Through difficult behaviors, the child lets us know that he is not coping with something and that some of his needs are not satisfied. This is sometimes difficult to see at first glance. By rebuking a child and calling them to order in such situations, we will not ensure long-term success for ourselves and the child. Perhaps the child will calm down temporarily, but his unmet needs will continue to be unsatisfied, and thus, sooner or later further misunderstandings and conflicts will arise.

The sooner parents start listening to and talking to their child, the better the chances that effective communication will become natural to them. Listening to the child’s pains is extremely important for proper development, even if, from the adult’s perspective, the child talks about trivial and insignificant things. If we listen to young children tell us about their issues, then when they are bigger they will come to us with bigger, more adult issues, because they will know that they can count on us. Listen carefully, without distractions, and don’t deny the emotions that arise. They will eventually pass, you just have to give them time. Don’t assume you know better. It is obvious that you have more experience in life, but you will never know for sure what the other person is going through, even the smallest one. And if you absolutely want to say something, instead of any advice, share your experience, tell them how it worked out for you in a similar situation.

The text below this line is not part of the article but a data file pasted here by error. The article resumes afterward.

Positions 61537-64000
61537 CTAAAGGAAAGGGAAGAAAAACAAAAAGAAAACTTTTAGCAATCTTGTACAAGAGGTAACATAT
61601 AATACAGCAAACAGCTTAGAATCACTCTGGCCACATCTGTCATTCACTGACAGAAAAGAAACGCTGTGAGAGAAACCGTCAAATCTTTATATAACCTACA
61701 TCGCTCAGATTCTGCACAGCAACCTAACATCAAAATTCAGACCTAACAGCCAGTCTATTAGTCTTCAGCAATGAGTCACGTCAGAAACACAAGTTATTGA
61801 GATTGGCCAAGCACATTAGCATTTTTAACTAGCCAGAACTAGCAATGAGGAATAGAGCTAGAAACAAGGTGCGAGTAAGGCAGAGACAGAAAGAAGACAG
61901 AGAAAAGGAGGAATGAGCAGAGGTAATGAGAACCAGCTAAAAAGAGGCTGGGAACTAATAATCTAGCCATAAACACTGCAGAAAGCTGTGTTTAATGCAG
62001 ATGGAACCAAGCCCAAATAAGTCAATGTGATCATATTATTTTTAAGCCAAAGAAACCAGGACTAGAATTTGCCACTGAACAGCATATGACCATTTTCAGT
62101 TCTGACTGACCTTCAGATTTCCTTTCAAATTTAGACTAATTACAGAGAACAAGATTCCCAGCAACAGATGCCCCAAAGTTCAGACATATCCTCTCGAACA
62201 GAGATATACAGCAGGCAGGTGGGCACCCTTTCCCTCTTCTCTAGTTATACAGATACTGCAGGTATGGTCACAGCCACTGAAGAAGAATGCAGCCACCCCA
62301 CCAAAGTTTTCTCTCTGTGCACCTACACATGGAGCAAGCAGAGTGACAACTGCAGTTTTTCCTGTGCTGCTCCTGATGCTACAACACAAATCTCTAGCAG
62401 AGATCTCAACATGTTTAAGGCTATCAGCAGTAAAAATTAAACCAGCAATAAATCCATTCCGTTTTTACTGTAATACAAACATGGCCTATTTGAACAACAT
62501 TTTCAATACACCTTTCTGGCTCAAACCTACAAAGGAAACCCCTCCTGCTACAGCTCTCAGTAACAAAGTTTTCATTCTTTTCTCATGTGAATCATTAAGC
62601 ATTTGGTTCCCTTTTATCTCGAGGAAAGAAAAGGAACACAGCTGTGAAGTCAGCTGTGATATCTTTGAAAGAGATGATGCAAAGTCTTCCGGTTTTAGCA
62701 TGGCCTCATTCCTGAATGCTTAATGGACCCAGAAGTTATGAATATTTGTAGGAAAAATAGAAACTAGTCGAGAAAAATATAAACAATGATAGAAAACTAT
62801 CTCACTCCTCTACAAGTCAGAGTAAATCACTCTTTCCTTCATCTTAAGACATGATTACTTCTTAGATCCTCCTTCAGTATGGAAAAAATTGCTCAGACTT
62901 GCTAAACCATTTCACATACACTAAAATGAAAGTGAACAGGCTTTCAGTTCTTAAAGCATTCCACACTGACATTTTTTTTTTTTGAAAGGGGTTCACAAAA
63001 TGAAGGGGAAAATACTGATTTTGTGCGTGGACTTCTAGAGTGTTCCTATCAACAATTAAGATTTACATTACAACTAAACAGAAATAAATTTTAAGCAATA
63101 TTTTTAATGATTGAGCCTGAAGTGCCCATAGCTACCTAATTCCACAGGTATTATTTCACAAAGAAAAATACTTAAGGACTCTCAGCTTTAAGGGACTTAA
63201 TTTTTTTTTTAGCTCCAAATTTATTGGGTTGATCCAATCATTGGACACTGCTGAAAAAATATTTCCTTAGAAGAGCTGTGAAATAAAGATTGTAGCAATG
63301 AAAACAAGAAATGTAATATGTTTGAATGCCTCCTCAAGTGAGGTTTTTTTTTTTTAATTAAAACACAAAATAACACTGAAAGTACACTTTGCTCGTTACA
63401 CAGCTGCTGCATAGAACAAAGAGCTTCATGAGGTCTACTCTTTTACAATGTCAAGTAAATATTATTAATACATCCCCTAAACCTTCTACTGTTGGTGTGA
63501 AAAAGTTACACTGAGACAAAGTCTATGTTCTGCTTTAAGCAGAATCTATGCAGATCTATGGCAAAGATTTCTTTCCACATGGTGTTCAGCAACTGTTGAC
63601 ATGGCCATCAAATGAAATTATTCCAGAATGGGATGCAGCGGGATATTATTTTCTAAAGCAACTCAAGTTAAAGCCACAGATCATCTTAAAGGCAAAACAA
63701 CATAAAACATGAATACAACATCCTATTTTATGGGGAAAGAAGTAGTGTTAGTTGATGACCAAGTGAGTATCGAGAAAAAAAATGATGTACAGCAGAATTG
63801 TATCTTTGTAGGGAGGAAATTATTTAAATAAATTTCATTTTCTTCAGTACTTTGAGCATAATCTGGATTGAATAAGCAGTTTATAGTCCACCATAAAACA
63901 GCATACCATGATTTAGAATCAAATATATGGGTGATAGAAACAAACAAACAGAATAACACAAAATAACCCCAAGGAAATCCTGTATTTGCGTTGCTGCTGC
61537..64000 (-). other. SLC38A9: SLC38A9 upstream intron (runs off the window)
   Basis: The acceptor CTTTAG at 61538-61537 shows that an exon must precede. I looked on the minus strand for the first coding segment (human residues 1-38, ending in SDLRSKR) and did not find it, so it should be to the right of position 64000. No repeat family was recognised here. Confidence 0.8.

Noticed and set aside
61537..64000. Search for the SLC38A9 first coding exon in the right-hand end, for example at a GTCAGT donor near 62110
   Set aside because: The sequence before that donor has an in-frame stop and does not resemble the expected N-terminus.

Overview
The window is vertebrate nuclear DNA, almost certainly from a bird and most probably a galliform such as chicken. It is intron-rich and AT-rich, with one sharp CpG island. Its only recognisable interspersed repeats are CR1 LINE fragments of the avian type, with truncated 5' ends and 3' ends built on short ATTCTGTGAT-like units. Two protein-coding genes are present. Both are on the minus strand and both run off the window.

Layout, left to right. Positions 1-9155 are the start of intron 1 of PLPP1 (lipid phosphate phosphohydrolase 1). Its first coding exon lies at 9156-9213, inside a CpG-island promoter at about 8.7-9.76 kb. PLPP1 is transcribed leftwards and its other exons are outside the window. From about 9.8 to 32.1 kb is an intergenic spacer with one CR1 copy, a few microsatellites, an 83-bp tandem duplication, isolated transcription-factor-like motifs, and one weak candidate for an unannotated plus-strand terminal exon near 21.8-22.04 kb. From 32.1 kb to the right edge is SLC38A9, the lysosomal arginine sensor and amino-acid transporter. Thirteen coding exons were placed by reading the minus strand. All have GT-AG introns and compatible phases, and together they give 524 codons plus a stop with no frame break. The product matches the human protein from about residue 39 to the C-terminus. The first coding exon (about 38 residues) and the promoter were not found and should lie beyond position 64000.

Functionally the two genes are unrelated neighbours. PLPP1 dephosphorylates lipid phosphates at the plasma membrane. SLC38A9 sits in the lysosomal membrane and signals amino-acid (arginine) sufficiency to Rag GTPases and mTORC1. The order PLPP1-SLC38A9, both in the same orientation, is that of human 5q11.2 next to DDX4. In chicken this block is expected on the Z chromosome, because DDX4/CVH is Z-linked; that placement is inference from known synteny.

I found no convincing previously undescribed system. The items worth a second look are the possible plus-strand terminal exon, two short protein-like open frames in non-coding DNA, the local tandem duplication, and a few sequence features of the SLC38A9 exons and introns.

Pay attention to how you are feeling when you talk to your child. Is something annoying you? Maybe you feel tense or anxious? Your body will let you know if you are stressed while communicating – the hallmark symptoms are tense muscles, shallow breathing, and a feeling of heat. Take a moment to calm down before deciding to continue or postpone the conversation. When you feel that you are losing your patience, take a break. Go to another room, to the balcony, get some air. A moment to calm down and distance yourself from the heated situation will allow you to be clear-headed and not say words that you will regret later.